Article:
Jurassic Puzzle

Pictures by: 
Ariffin Jamar
Report by: 
Benson Ang
Video by: 
Azim Azman

How do you set up a dinosaur exhibit? Very, very carefully. The Dinosaurs, Dawn to Extinction opened yesterday at the ArtScience Museum at Marina Bay Sands.

The New Paper on Sunday had a chance to get up close and personal with the bones, which are millions of years old, as the curators installed the exhibition over the past few weeks.

They set up over 400 fossils and models. Among the biggest is a lessemsaurus. At 17.6m long, the late Triassic-age dinosaur is as long as four white rhinos, and the exhibit, which features the prehistoric herbivore battling a lizard, took 10 days to put up.

Says Dr Patricia Vickers-Rich, 69, a palaeontologist who curated the exhibition: "Putting the bones together was already challenging. Getting the specimens to look like they were fighting took even more time."

She had to observe modern-day reptiles - like the komodo dragon - to guess at how a prehistoric lizard moved and reacted.

"We make an educated guess through research and hard work."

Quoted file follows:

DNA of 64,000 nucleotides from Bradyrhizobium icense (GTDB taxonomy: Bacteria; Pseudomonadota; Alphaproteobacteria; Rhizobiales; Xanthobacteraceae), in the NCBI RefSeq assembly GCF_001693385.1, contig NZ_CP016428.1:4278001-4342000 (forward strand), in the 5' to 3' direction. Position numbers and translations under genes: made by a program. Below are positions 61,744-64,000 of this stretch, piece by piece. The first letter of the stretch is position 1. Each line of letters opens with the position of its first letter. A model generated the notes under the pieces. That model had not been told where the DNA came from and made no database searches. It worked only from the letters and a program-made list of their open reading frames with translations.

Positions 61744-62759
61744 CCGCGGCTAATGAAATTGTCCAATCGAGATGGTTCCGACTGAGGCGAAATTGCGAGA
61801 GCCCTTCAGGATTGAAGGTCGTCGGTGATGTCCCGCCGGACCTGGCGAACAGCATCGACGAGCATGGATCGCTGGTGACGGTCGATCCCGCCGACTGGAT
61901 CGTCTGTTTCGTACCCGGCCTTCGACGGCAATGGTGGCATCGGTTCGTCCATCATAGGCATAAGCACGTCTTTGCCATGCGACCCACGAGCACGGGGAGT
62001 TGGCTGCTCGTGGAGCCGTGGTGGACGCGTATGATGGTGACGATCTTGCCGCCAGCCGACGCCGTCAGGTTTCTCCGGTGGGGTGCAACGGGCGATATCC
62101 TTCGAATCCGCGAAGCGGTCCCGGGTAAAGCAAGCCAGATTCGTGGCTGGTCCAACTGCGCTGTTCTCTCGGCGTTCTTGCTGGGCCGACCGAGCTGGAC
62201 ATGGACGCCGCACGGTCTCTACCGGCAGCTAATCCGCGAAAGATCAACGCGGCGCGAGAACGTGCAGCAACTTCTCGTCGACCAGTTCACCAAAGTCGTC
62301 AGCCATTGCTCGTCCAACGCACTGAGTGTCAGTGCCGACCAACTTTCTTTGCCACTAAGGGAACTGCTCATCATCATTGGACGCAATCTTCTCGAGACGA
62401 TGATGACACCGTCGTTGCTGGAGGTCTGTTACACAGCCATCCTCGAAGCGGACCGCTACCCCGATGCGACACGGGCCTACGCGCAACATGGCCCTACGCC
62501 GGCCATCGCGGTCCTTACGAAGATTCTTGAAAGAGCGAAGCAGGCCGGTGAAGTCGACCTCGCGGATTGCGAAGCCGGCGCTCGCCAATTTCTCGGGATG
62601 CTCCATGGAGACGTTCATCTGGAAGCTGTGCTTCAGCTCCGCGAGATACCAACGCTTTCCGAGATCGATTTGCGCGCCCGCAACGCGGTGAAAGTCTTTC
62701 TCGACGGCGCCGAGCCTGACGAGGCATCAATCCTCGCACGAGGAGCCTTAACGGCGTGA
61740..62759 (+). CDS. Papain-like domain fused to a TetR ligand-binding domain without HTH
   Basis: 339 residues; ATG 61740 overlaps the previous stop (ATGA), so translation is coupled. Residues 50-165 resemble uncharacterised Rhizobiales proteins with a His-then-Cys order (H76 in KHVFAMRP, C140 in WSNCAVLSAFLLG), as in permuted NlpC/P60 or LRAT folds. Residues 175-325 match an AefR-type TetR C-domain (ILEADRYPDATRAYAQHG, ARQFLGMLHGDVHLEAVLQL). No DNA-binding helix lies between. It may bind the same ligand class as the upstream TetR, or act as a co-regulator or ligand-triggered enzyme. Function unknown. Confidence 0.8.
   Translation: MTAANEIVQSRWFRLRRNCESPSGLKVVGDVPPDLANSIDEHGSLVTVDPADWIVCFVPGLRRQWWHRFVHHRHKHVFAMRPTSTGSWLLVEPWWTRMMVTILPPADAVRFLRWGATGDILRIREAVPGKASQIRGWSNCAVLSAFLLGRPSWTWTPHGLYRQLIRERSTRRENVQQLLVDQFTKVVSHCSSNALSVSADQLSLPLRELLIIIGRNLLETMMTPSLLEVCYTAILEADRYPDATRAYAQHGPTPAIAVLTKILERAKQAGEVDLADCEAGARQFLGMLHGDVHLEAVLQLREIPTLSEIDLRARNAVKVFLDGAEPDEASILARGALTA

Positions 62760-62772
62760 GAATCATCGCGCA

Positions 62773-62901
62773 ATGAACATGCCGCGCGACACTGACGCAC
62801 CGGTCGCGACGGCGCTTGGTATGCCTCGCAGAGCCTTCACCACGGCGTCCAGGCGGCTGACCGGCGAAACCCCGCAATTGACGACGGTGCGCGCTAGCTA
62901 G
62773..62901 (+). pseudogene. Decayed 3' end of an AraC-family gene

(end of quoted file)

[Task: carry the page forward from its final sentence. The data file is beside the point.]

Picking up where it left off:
In general, says Dr Vickers-Rich, it is easier if the skeletons already come in pre-assembled sections. "But if they come as individual bones, putting them together is much more time-consuming."

The exhibits were flown and shipped in. Eventually, 196 crates reached the museum. Each was meticulously labelled with what it contains - which dinosaur and part. Each crate was carefully opened and the contents put together.

Says Dr Vickers-Rich: "When assembling exhibits, I can't begin to say how careful you must be. If anything breaks or is lost, it is basically irreplaceable. It's not like we can get into our time machine and get another fossil."

The fragile exhibits are placed under glass or Perspex display cases. She says: "The cases prevent visitors from touching the exhibits. But they also showcase our team's hard work. It's like finishing a giant jigsaw puzzle. It feels awesome."

Dinosaurs: Dawn to Extinction will take visitors over 600 million years back in time, covering the Precambrian, Triassic, Jurassic and Cretaceous time periods.

The article related to these pictures was first published in The New Paper on Sunday on January 26, 2014.